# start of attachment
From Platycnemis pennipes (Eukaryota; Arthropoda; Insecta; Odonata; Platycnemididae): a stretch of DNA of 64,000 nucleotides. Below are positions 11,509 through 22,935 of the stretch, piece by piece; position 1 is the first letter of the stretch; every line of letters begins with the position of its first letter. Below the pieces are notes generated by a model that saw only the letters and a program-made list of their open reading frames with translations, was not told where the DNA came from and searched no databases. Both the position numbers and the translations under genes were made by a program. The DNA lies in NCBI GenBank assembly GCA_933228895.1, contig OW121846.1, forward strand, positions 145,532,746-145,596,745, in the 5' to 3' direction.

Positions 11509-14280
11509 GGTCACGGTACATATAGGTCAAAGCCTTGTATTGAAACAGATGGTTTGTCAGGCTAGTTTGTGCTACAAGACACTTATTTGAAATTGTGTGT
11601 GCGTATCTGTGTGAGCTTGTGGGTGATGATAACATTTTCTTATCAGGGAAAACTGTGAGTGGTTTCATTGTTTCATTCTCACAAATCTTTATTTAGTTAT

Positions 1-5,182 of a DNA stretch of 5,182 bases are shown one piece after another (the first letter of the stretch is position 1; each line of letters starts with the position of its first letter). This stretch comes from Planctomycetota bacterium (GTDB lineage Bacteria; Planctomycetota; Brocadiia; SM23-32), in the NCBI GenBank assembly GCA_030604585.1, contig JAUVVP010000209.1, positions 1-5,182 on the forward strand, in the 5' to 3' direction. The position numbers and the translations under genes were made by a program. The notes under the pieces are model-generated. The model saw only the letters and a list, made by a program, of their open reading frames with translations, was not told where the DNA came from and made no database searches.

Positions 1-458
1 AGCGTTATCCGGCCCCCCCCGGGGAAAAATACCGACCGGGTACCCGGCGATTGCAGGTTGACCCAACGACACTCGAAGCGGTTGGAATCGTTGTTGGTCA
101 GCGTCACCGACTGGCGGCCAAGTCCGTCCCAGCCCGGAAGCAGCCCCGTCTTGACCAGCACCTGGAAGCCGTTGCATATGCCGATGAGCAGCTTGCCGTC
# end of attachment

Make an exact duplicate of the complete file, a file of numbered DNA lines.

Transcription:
From Platycnemis pennipes (Eukaryota; Arthropoda; Insecta; Odonata; Platycnemididae): a stretch of DNA of 64,000 nucleotides. Below are positions 11,509 through 22,935 of the stretch, piece by piece; position 1 is the first letter of the stretch; every line of letters begins with the position of its first letter. Below the pieces are notes generated by a model that saw only the letters and a program-made list of their open reading frames with translations, was not told where the DNA came from and searched no databases. Both the position numbers and the translations under genes were made by a program. The DNA lies in NCBI GenBank assembly GCA_933228895.1, contig OW121846.1, forward strand, positions 145,532,746-145,596,745, in the 5' to 3' direction.

Positions 11509-14280
11509 GGTCACGGTACATATAGGTCAAAGCCTTGTATTGAAACAGATGGTTTGTCAGGCTAGTTTGTGCTACAAGACACTTATTTGAAATTGTGTGT
11601 GCGTATCTGTGTGAGCTTGTGGGTGATGATAACATTTTCTTATCAGGGAAAACTGTGAGTGGTTTCATTGTTTCATTCTCACAAATCTTTATTTAGTTAT

Positions 1-5,182 of a DNA stretch of 5,182 bases are shown one piece after another (the first letter of the stretch is position 1; each line of letters starts with the position of its first letter). This stretch comes from Planctomycetota bacterium (GTDB lineage Bacteria; Planctomycetota; Brocadiia; SM23-32), in the NCBI GenBank assembly GCA_030604585.1, contig JAUVVP010000209.1, positions 1-5,182 on the forward strand, in the 5' to 3' direction. The position numbers and the translations under genes were made by a program. The notes under the pieces are model-generated. The model saw only the letters and a list, made by a program, of their open reading frames with translations, was not told where the DNA came from and made no database searches.

Positions 1-458
1 AGCGTTATCCGGCCCCCCCCGGGGAAAAATACCGACCGGGTACCCGGCGATTGCAGGTTGACCCAACGACACTCGAAGCGGTTGGAATCGTTGTTGGTCA
101 GCGTCACCGACTGGCGGCCAAGTCCGTCCCAGCCCGGAAGCAGCCCCGTCTTGACCAGCACCTGGAAGCCGTTGCATATGCCGATGAGCAGCTTGCCGTC